Medical professionals may say it's perfectly normal and poses no health concerns, but cellulite has troubled women since the advent of skimpy swimwear, short shorts and miniskirts.
Diet and exercise can help, but there's no surefire fix for those puckered patches of skin that resemble cottage cheese.
"It's an ongoing search for the holy grail," said Dr. Kaveh Alizadeh, a plastic surgeon who's president of Long Island Plastic Surgical Group, which has offices in Garden City, West Islip, Manhattan and Brooklyn.
Fat typically finds a home in women's thighs, hips and buttocks, and that's where cellulite tends to show up. Some women have more visible lumpiness than others. No one knows just why.
Cellulite affects 85 to 98 percent of women and adolescent girls, and it doesnt discriminate by race, according to research published in the Journal of Cosmetic and Laser Therapy in December 2004.
That's partly due to women's physiology. Beneath the skin's surface, fibrous tissue called "septa" connect muscle to skin and hold fat in place, Alizadeh explained. In women, the septa pull fat into pockets, much as buttons tuft upholstery, resulting in a cluster of bumps and depressions. Weight gain only exacerbates the problem.
Men's tissue structure differs from women's and is less likely to develop that orange-peel texture, he said.
Women with baby-smooth skin, then, probably have other factors working in their favor. Everyone else is fighting a battle against nature.
"It's probably hormonally related, or it could be genetically related," said Manhasset- and New York City-based plastic and cosmetic surgeon Dr. Arnold Breitbart, an assistant professor of clinical surgery at Columbia University College of Physicians and Surgeons.
Because multiple factors influence its development, treatments for cellulite vary widely. Nothing will permanently erase cellulite, but plastic surgery experts believe it's possible to minimize its appearance.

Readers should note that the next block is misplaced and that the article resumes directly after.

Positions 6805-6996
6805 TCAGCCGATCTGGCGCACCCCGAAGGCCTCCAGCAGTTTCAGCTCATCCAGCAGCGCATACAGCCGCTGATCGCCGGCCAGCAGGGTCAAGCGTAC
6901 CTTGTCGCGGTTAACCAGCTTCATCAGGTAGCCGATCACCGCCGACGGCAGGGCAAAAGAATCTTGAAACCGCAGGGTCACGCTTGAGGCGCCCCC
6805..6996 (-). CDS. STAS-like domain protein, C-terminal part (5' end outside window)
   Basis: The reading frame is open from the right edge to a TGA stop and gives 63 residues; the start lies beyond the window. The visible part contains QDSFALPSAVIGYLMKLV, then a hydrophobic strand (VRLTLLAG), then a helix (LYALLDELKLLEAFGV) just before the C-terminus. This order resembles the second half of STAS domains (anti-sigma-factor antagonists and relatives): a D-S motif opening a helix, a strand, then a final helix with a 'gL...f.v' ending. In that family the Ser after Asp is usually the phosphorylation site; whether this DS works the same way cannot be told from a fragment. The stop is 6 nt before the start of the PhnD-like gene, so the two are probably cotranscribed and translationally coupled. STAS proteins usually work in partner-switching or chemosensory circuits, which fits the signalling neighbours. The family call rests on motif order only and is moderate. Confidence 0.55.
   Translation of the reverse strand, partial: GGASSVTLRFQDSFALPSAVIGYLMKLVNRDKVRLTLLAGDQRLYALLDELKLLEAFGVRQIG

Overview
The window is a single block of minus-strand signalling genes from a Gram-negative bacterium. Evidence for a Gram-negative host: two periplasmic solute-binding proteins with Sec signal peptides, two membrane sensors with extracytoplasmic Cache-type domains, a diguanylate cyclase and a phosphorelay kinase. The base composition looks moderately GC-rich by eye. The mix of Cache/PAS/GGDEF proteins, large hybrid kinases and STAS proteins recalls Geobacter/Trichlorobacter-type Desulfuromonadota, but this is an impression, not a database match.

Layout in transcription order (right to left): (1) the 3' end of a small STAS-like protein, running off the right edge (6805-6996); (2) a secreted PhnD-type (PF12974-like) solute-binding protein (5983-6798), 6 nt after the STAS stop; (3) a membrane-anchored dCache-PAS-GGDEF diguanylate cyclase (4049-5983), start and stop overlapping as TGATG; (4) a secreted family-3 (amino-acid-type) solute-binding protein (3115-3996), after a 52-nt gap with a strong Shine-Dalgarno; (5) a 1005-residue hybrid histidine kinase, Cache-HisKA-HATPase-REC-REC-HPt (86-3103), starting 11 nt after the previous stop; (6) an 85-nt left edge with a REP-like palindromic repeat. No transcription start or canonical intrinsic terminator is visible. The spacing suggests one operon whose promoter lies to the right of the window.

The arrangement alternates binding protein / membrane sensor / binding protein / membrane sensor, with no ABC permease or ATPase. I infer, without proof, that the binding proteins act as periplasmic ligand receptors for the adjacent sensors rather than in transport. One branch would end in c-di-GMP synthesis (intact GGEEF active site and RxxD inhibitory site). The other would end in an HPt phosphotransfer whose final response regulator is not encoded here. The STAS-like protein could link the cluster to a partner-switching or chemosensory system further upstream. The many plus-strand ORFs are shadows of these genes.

Be sure to seek a specialist you trust, they say, and get more than one opinion.
The American Society for Aesthetic Plastic Surgery has a tool on its Web site (surgery.org) to help people find a plastic surgeon certified by the American Board of Plastic Surgery or an equivalent peer-review organization. The American Academy of Dermatology has a similar service on its site (aad.org) to help people find a certified dermatologist.
THE LONG ISLAND SCENE
Breitbart uses "SmartLipo," a laser-assisted liposuction technique that helps break up the fat and connective tissue in cellulite. He said results last a year or longer.
Liposuction may not be recommended for everyone with cellulite, Breitbart acknowledged, but he said that many of the patients he treats also have excess fat. "The patients who have extra fat who are candidates for liposuction - and incidentally also have cellulite - often get improvement of their cellulite with the SmartLipo," he said.
Alizadeh is leading a clinical study to assess the effectiveness of "Sculptra Aesthetic," an injectable, collagen-stimulating treatment to reduce the appearance of cellulite.
He also uses "VelaShape," a nonsurgical therapy involving radio frequencies, infrared light, massage and suction. Patients can expect a smoother appearance for about a year, he said.
But people must be realistic, Alizadeh cautioned. "You can't be 300 pounds with cellulite and say, 'I want to look smooth,' " he said. "Well, first you've got to lose the weight."